“THEY AIN’T LISTENING TO US, THEY AIN’T PLAYING THIS BITCH IN THE CLUB.”
Earlier in the year, Big K.R.I.T. (King Remembered In Time) caused a ruckus when he released “Mt. Olympus,” an unofficial reply to Kendrick Lamar’s infamous “Control” verse. The verse had a lot of listeners jumping on this Mississippi man’s bandwagon without taking the time to appreciate his healthy catalog of timelessness — a sentiment that he is well aware of. He’s back with Cadillactica, continuing to breathe hope into the lost generation that has fallen victim to trap beats and weak lyricism.
“Kreation” is Cadillactica’s opening track, setting its authentic tone in a prose of wisdom. To surround your album around a car and be able to find an angle that makes it universal is what K.R.I.T. does. There are so many gems that are stored within this project, and he does it all by staying completely true to who he is. The southern influences of hard knocks and bass plays runner-up to the flowy segments that are given either through a slower style, like when the beat halts on “My Sub, Pt. 3 (Big Bang),” or bars that are heard in one impressive breath.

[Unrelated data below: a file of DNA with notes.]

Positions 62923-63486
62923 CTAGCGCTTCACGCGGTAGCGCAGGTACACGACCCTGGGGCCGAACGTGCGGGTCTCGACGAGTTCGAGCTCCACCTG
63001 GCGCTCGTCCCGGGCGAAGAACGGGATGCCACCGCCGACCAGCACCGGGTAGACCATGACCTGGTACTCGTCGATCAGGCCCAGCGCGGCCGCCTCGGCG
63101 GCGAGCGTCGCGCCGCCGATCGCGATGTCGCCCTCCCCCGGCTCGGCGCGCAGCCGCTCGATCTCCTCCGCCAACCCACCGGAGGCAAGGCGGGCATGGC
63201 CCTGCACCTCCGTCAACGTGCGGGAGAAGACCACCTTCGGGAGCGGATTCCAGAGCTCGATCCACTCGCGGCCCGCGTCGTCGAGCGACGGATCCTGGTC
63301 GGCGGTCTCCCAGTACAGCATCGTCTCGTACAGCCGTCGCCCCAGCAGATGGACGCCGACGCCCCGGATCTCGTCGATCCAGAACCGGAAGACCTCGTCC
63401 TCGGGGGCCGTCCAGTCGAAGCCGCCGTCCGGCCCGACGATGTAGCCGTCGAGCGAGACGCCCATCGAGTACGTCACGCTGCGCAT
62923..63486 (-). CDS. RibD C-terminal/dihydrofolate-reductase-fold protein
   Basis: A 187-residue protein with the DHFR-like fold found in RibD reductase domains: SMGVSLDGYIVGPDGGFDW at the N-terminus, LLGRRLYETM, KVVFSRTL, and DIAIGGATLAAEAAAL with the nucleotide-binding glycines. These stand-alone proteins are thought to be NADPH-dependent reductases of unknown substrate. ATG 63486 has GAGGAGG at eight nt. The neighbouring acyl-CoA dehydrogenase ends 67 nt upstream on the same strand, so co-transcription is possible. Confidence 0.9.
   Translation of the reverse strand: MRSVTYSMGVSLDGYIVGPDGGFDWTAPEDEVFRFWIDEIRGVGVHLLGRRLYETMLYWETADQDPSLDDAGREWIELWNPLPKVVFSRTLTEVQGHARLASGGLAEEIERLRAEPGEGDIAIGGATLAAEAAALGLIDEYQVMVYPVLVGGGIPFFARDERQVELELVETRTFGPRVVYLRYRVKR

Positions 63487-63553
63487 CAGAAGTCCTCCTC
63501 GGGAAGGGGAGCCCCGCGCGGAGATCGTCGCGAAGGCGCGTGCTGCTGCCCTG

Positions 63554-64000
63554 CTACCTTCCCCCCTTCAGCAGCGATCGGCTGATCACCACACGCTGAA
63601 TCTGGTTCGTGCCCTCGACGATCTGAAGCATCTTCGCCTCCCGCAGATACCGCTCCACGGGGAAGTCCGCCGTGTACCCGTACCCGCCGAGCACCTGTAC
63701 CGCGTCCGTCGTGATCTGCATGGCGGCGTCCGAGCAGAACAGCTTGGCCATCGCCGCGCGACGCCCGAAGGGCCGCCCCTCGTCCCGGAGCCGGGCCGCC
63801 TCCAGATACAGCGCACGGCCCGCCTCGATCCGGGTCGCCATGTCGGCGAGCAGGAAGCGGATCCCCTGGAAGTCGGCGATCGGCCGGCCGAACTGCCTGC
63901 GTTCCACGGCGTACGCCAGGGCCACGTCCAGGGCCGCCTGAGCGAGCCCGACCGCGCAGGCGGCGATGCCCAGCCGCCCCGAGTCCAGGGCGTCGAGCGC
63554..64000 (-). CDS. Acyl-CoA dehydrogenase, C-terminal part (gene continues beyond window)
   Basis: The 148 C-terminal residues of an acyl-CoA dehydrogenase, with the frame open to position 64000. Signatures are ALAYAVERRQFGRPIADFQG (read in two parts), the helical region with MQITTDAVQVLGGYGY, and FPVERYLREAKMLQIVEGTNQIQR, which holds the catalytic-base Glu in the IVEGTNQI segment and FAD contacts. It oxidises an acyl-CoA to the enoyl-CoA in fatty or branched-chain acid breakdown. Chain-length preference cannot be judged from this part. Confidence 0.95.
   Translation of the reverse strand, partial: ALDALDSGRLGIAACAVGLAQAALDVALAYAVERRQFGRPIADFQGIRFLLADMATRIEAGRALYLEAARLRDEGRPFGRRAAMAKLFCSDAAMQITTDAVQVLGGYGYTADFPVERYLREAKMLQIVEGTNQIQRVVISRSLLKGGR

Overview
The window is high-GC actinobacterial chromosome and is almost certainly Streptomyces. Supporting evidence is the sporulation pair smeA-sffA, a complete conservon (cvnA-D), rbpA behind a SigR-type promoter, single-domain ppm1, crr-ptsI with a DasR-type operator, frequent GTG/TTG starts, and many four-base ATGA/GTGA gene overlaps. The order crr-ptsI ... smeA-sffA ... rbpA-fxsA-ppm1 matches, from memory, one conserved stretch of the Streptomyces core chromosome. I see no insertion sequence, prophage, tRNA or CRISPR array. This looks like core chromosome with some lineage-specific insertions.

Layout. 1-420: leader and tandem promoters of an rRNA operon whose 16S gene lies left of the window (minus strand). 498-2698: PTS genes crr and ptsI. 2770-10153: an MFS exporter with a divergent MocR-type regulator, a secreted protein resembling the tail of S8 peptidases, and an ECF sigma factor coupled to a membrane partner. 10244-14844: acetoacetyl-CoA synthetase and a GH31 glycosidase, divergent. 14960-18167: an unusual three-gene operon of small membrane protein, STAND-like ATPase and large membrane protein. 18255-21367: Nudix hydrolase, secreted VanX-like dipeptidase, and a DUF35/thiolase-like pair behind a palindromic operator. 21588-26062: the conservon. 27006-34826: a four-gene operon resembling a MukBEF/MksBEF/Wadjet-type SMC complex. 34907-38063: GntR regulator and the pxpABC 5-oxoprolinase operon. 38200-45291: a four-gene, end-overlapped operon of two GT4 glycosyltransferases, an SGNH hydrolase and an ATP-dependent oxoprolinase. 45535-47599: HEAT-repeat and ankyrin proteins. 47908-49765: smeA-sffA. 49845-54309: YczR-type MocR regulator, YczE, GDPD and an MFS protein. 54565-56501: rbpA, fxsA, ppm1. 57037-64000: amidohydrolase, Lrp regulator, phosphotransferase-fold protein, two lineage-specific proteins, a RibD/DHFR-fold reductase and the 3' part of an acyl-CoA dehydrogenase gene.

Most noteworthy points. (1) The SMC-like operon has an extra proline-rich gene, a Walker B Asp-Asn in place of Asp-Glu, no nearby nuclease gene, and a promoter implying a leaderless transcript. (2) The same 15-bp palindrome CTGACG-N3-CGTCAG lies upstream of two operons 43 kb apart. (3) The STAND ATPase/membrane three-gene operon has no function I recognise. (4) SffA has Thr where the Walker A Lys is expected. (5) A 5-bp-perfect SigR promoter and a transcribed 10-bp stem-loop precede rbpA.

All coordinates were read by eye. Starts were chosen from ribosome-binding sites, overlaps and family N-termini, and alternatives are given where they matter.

Side Note: “Mo Better Cool” featuring Bun B and Devin the Dude IS SO MF EPIC!!!!!!!! (This is perfect Cadillac music.)
Sometimes you cannot help but to relate to an artist simply by how genuine their words are. He’s sonically theatrical and quite inspiring. The album’s diverse balance of deep, hard-hitting subjects and basic everyday living is all there. Yes, “Pay Attention” is the song that is probably going to open up more doors for his career, but “Third Eye” is a flawlessly told story. “Saturdays = Celebration” is insightful and “Soul Food” is the absolute essence of what kind of artist K.R.I.T. is, and what kind of message he represents. Cadillactica is auditory poetry.
Standout Tracks: Cadillactica & Lost Generation
Generally, the underrated rapper is both the most disrespected and cherished factor of the rap world. We want them to get the credit they deserve, yet we want to keep them to ourselves… and then there are those who just won’t acknowledge change. Big K.R.I.T. is, and continues to be, a voice that we all should be listening to; this country boy has plenty to say. When are we going to stop calling real life (real hip-hop) boring and finally realize that it’s not them, it’s us?
Are you going to go download Big K.R.I.T.’s old mixtapes? You should, they’re free! How do you feel about the southern sound coming from a southern artist versus a mainstreamer trying to duplicate it? Comments people.
*This review of Cadillactica is based on the 17-track Deluxe Edition
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